Unless they lose their nerve, the majority in the US Senate is going to use its majority to trim back the filibuster—the ability of the Senate minority to prevent the Senate from debating and declaring itself on legislation and even significant executive appointments. Smart liberals, smart conservatives, and ordinary patriots should bolster their courage.
The filibuster, which today doesn’t even require the filibustering Senator to be present in the Senate, has recently helped make Washington government about as predictable, transparent, and reliable as government in Beijing and Moscow.
Politico is reporting that Senate Republican elders are already preparing to hit the mattresses to save the status quo.
“Republicans say eliminating filibusters — even on a piecemeal basis — will undermine the fundamental underpinnings of the Senate as a body designed to operate on consensus and protect the minority party, making the body run like the House, where the majority rules with an iron fist.”
Altering the rules in US democracy is never undertaken lightly, and trimming the Senate filibuster, if finally undertaken, will be preceded by extensive debate. The outcome will likely be a compromise. However, the virtues of compromise itself, along with prudence and respect for minorities, are not really at stake.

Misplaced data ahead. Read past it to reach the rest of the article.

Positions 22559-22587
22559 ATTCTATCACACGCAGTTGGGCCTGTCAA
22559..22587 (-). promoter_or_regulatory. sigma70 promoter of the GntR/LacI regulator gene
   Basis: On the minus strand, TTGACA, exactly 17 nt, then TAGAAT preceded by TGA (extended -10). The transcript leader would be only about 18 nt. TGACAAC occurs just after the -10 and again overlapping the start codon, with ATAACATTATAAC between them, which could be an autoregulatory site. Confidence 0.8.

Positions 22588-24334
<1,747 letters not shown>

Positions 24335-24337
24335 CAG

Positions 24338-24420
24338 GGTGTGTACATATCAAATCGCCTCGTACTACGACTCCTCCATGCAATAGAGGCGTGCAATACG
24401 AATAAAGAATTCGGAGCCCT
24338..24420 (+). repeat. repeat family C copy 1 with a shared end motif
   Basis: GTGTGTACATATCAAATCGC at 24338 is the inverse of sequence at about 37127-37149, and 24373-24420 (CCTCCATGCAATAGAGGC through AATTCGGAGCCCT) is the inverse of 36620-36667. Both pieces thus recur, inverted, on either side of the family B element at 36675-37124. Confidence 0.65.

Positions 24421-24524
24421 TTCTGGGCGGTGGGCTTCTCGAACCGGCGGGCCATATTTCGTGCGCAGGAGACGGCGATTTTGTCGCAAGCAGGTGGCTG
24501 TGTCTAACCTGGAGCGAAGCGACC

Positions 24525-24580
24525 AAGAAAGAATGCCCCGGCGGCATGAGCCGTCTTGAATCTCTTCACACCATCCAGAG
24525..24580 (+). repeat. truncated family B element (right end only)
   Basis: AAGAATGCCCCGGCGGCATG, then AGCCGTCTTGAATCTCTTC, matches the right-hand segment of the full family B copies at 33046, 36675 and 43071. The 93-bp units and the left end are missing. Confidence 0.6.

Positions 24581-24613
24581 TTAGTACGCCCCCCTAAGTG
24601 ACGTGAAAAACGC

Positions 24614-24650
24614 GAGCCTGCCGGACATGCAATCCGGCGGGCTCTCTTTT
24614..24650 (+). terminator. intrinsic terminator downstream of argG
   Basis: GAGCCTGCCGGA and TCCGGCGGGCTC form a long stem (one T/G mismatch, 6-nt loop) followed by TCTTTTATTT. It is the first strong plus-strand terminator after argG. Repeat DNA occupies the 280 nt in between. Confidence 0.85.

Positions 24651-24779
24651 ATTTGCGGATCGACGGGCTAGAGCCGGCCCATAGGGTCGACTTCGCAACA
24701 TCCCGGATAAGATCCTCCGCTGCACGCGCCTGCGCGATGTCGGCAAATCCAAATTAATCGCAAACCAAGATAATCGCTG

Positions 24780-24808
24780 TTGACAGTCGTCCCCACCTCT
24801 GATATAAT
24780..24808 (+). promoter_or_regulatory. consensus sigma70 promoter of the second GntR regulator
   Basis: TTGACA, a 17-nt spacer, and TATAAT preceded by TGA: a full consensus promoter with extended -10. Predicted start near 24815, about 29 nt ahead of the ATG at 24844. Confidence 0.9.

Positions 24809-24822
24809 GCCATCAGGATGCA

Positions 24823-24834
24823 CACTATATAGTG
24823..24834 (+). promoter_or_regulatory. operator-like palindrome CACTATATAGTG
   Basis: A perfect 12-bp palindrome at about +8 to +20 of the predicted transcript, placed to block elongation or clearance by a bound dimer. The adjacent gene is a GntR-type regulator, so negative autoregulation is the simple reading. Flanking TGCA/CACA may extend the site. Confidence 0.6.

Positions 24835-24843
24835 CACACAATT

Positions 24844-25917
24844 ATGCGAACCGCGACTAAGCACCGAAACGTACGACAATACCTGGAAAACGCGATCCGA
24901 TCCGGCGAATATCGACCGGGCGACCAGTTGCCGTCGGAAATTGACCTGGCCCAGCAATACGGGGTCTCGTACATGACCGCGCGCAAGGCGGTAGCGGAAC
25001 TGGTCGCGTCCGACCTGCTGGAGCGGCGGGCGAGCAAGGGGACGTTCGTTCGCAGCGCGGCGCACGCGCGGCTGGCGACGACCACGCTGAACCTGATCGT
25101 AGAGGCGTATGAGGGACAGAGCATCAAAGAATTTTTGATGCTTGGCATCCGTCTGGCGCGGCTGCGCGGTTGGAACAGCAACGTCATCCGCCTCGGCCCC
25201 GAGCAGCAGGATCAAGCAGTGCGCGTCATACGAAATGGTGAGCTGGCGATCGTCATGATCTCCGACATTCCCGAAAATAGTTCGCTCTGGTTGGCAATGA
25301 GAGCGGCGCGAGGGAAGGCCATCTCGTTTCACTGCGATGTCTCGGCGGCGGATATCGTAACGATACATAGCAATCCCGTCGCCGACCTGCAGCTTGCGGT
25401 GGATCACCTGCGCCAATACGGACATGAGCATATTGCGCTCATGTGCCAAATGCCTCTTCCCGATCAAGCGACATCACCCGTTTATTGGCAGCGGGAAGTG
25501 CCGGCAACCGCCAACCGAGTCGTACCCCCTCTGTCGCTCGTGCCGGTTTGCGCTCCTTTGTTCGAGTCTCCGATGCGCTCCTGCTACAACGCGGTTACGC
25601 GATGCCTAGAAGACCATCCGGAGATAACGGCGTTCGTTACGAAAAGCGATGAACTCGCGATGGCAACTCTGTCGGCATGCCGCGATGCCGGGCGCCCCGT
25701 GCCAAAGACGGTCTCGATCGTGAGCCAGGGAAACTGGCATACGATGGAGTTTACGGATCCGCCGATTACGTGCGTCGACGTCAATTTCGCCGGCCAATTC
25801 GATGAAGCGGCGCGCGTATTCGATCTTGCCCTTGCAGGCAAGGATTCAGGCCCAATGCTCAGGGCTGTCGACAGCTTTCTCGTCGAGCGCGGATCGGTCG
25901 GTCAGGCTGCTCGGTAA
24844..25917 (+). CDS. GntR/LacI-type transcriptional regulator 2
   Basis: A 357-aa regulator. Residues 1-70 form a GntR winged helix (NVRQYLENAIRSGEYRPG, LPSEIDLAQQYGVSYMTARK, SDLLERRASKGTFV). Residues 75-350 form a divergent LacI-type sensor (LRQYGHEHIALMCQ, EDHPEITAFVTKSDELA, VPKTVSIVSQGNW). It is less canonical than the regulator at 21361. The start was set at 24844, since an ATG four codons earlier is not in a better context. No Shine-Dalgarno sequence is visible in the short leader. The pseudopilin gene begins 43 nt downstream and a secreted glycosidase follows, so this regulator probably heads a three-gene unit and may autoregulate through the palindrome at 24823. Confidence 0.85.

It’s self-aggrandizing mischief to suggest that the US Senate must operate by consensus and, at the end of the day, only act with the consent of a super-majority 60 Senators. If the world believed that unanimity determined the limits of federal action in the United States, the US wouldn’t be a serious superpower.
A cabal is run by consensus. Democratic federations employ numerous institutions governed by winning majorities, which are disciplined by independent courts, a free press, ambitious losers, and an informed free electorate. There are powerful checks and balances; iron fists are for the movies.
The founding fathers gave senators six-year terms verses two-year terms between elections in order to give Senators greater distance from intemperate sentiments that might arise in the country. They weren’t given the time, however, to better know each other and master the Senate’s exotic culture—and they were not obliged to use super majorities to get things done.
In practical terms, the ability to block almost anything, as a matter of easy, partisan routine, protects mediocrity as well as extremism. By making compromise unnecessary for minorities, it makes the hunt for compromise by moderate presidents and Senate majorities often futile.
In Canada, for instance, we only finally got our Constitution amended, with a Charter of Rights, when a majority Parliament broke a half-century convention to act only when there was unanimous agreement.
Majorities can be dangerous, particularly the giant bipartisan ones that are inspired by emergencies. However, democratic government’s principle business is not grinding down the will of the majority. Indeed, the pursuit of a working majority by the losers and the preservation of today’s majority by the winners are the imperatives that assure enough change to meet nationwide challenges—without tearing the nation apart.